Miners Sing the Siren Song…
Lower lows and lower highs are setting in. BTC might be heading to the place where it all began, the $4,000 – $5,000 range. The reason for Bitcoin’s current trajectory could be attributed to the miners – the ones who form the backbone of the network.
Bitcoin works like an orchestra; the difficulty, the price, the hash rate, they are all interconnected and need to be in sync with each other. If the price of Bitcoin no longer incentivizes miners, that is when some miners tend to give up the not-so-pocket-friendly process of mining, with the risk of them even selling their BTC. This disrupts the harmony of Bitcoin and could spell disaster.
Miners are obviously an important part of the BTC ecosystem. If BTC isn’t priced at a level where miners can’t reap profits or break-even, they resort to selling their BTC holdings. That may be what we are witnessing right now.
CIO of Atlanta Digital Currency Fund, Alistair Milne, stated a few weeks ago that miners were capitulating. His basis for the statement was a 7% drop in Bitcoin’s difficulty.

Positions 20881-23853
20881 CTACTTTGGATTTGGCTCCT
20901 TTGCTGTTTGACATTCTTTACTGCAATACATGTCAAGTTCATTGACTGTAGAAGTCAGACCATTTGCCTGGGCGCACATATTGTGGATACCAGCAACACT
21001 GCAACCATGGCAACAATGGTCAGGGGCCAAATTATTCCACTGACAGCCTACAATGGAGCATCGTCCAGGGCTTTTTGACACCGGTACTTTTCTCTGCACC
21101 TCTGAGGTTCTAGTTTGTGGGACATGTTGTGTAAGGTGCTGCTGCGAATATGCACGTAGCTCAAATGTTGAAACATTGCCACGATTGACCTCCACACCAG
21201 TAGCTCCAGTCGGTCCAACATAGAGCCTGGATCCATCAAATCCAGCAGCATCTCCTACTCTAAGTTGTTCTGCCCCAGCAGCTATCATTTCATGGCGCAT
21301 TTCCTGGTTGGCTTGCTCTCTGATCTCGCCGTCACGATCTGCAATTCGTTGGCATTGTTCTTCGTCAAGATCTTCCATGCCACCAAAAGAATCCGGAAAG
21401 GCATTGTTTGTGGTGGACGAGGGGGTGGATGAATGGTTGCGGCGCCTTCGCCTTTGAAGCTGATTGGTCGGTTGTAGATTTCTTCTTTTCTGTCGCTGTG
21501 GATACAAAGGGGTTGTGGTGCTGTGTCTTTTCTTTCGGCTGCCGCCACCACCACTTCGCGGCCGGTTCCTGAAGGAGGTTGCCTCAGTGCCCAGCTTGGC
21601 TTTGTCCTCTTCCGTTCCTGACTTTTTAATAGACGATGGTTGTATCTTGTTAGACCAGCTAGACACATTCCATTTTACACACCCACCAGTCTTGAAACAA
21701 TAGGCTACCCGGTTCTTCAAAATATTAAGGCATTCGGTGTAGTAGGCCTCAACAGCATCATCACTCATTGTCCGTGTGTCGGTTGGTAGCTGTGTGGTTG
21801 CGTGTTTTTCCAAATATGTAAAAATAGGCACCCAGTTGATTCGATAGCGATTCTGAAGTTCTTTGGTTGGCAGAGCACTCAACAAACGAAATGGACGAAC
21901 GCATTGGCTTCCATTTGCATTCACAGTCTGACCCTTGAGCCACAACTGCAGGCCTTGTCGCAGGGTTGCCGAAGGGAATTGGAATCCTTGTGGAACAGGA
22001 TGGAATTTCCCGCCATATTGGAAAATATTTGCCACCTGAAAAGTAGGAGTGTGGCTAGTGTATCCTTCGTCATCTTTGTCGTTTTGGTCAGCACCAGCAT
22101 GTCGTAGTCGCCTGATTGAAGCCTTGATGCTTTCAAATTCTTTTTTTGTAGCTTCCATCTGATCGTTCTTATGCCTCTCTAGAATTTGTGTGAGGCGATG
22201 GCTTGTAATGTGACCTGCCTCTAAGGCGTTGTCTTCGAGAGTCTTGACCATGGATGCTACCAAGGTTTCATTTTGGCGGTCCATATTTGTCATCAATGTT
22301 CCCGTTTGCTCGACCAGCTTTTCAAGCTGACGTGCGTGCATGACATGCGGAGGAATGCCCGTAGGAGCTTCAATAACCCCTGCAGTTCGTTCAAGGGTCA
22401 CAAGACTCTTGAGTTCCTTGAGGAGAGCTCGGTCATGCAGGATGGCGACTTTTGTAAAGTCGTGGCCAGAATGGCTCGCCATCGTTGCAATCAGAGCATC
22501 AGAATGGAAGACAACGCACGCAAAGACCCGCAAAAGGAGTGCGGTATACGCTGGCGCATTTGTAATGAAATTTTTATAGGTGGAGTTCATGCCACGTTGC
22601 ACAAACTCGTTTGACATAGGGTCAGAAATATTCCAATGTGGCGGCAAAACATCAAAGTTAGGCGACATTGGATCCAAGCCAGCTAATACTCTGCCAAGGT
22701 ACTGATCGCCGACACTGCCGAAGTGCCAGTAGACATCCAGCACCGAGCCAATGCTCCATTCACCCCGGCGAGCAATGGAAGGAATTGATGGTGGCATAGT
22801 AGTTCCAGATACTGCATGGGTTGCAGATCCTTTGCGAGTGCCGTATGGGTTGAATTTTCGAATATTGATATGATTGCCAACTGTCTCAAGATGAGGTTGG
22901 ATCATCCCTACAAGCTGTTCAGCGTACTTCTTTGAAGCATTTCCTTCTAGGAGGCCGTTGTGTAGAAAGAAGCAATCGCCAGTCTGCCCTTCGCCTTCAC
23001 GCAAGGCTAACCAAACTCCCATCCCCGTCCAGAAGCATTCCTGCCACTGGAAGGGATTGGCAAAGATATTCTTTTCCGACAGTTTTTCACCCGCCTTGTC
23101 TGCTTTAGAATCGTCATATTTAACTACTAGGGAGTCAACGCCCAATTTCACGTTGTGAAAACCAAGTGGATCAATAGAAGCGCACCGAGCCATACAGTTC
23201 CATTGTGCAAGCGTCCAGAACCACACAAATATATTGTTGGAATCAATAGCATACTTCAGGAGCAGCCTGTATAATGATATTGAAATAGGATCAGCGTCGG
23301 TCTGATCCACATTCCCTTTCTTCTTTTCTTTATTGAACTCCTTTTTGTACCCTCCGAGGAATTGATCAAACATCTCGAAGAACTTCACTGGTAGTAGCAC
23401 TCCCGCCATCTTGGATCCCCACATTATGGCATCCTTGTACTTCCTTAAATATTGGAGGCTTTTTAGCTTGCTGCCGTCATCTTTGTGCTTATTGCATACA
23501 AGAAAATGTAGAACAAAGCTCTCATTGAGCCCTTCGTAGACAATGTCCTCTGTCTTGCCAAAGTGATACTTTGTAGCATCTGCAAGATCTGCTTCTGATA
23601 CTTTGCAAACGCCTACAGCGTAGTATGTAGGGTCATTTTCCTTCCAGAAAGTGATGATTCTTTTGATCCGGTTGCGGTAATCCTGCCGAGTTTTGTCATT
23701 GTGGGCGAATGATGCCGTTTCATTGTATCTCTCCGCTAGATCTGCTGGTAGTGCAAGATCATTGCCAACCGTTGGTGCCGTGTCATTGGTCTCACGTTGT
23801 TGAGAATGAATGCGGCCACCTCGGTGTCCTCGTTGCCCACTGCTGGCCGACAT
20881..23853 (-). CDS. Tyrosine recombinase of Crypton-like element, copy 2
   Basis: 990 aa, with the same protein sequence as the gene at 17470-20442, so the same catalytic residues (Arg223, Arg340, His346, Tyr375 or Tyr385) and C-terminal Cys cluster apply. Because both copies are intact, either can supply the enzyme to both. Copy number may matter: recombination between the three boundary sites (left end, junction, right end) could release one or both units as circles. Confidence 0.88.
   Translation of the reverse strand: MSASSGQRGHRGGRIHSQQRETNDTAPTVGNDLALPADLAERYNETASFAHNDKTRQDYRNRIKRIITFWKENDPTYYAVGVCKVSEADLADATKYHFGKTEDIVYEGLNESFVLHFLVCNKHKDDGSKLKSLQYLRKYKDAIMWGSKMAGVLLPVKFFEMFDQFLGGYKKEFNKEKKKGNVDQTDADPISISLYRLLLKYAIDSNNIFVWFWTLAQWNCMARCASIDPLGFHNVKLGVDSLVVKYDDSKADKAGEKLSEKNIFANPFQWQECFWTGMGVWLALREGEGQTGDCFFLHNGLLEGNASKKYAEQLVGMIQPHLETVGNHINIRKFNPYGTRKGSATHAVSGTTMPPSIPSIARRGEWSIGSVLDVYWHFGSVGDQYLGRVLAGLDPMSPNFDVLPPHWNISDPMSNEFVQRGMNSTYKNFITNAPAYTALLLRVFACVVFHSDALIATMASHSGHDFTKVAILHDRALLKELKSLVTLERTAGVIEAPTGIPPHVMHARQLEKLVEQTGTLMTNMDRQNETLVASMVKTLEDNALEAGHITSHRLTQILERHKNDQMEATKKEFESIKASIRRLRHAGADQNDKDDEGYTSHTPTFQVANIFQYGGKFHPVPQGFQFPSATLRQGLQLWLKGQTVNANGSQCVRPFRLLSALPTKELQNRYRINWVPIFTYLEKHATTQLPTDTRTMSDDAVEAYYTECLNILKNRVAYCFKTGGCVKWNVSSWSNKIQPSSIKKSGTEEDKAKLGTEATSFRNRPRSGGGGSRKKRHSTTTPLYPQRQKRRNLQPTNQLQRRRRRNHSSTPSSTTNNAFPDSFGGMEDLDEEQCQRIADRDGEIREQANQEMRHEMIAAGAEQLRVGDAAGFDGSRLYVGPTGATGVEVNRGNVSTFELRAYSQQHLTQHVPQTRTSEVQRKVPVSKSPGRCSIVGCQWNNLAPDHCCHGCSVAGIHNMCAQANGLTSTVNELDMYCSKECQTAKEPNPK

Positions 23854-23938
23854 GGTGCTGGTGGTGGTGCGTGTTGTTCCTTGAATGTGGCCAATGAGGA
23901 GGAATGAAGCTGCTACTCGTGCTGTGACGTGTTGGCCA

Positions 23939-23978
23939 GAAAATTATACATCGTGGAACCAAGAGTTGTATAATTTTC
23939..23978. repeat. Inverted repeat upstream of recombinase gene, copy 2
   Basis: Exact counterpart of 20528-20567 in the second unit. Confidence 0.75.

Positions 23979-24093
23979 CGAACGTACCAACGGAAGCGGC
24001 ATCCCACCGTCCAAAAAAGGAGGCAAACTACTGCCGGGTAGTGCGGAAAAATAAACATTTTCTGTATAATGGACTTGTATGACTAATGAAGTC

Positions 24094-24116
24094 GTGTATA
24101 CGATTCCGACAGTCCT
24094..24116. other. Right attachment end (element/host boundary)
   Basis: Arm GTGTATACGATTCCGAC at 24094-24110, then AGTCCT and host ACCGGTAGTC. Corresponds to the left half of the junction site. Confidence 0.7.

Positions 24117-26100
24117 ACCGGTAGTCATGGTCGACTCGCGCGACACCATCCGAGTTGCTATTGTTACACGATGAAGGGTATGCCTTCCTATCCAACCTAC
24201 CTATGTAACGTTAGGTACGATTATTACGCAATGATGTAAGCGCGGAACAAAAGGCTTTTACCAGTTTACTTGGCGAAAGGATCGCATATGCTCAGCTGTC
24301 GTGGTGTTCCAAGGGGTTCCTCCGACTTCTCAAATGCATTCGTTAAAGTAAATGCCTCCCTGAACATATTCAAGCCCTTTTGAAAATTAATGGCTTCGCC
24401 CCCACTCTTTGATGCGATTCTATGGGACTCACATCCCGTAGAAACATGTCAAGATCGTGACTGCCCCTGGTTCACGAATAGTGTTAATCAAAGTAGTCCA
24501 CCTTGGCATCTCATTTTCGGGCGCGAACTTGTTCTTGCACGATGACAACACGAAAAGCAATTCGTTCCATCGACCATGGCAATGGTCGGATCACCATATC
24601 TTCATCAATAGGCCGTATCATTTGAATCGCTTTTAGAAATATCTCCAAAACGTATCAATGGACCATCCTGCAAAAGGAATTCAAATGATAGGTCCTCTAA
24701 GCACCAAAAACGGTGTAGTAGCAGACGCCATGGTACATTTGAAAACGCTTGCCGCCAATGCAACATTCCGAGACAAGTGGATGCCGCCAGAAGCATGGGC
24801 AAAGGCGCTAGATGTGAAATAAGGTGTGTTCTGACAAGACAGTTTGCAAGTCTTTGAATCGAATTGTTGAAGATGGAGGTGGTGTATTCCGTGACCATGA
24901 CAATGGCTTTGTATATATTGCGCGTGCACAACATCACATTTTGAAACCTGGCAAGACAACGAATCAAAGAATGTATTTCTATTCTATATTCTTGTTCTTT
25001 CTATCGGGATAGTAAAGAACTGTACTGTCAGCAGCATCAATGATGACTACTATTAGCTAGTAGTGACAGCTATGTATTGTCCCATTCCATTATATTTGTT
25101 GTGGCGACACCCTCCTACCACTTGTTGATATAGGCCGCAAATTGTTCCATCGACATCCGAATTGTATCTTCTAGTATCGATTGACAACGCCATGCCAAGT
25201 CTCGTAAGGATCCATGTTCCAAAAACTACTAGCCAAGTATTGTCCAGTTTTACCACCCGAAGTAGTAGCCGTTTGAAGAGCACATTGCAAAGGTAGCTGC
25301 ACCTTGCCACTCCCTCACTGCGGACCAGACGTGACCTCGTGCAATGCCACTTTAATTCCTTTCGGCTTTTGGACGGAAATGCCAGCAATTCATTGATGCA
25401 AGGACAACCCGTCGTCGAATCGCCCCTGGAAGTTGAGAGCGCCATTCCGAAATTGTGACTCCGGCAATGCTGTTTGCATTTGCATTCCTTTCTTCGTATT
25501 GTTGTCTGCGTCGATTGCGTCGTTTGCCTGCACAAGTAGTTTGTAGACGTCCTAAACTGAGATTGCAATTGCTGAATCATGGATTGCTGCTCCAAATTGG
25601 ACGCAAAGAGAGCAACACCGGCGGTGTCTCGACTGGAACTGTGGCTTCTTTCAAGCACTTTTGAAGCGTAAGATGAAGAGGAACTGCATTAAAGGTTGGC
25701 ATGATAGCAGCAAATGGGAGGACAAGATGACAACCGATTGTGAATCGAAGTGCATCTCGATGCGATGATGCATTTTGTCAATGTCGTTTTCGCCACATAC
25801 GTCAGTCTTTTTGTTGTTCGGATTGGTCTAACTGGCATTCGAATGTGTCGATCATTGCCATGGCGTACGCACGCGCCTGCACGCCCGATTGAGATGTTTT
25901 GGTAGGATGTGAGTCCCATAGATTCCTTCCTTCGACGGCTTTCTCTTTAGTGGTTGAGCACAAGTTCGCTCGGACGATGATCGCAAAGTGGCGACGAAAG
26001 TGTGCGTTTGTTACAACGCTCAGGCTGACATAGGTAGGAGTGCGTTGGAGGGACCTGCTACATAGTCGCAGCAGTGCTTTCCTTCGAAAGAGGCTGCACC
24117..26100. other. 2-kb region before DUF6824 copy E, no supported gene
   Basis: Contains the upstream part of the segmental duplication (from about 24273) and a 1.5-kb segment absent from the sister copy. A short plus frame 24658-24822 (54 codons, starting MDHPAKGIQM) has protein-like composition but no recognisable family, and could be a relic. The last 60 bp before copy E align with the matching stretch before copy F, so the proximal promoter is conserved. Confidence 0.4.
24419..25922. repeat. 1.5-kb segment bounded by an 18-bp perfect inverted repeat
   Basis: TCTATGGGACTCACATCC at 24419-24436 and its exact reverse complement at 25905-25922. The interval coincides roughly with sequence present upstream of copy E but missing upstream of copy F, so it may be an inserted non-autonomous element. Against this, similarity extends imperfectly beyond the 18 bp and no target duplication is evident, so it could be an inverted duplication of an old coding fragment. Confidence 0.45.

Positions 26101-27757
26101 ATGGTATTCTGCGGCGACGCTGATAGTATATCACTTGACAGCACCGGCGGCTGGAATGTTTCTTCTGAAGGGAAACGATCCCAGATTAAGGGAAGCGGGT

Bitcoin mining difficulty dropped the most since Dec 2018 after the last adjustment on 8th Nov 2019 (-7%)
… seems to confirm the cost of mining (on average) is ~$8000 https://t.co/vKiJgaxzZh
— Alistair Milne (@alistairmilne) November 11, 2019
Since then, Bitcoin’s price has shed 11% of its value and by the looks of it, BTC may not stop anytime soon.
A partner at Adaptive Fund with the screen name “Willy Woo” on Twitter stated that Bitcoin had never gone into its halving with bearish price action, adding that the fundamentals are different this time around.
“Historically we front run with a BULLISH setup, miner capitulating only after halvening when revenues are slashed. This is a unique setup. Quite bearish leading up to the event.”
The reason why miners could be “capitulating” or selling off their BTCs can be attributed to…